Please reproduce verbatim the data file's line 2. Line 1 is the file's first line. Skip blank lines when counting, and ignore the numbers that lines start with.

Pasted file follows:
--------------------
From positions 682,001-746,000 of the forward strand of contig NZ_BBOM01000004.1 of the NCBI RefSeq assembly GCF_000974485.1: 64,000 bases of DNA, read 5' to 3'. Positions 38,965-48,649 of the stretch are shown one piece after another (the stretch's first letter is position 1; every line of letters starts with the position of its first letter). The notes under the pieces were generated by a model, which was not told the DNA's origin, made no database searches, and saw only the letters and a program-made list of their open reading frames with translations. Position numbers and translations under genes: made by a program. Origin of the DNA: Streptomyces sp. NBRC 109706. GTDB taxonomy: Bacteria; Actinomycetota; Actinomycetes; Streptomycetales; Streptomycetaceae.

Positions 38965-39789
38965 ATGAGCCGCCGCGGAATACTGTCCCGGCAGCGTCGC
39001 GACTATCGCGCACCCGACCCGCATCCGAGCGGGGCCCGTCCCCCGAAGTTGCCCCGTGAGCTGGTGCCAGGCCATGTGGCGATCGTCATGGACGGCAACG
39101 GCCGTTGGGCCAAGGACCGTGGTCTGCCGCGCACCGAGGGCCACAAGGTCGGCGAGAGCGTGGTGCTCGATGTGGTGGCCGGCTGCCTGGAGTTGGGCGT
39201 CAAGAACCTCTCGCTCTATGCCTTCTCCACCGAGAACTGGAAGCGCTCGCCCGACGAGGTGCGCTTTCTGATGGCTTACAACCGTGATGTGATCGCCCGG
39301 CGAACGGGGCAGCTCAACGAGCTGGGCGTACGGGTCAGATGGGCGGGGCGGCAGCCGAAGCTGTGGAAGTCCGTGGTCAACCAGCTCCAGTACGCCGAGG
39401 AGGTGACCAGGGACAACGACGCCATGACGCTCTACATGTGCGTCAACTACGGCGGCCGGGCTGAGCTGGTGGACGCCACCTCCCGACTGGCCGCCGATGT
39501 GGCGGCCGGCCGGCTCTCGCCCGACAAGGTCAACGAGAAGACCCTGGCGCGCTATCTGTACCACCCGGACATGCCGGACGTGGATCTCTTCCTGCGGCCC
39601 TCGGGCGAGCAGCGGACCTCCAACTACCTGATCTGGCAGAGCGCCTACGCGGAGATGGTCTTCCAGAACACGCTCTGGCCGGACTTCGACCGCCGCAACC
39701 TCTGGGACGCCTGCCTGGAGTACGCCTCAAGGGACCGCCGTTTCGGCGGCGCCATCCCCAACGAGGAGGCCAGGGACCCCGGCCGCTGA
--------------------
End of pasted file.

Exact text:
Positions 38965-39789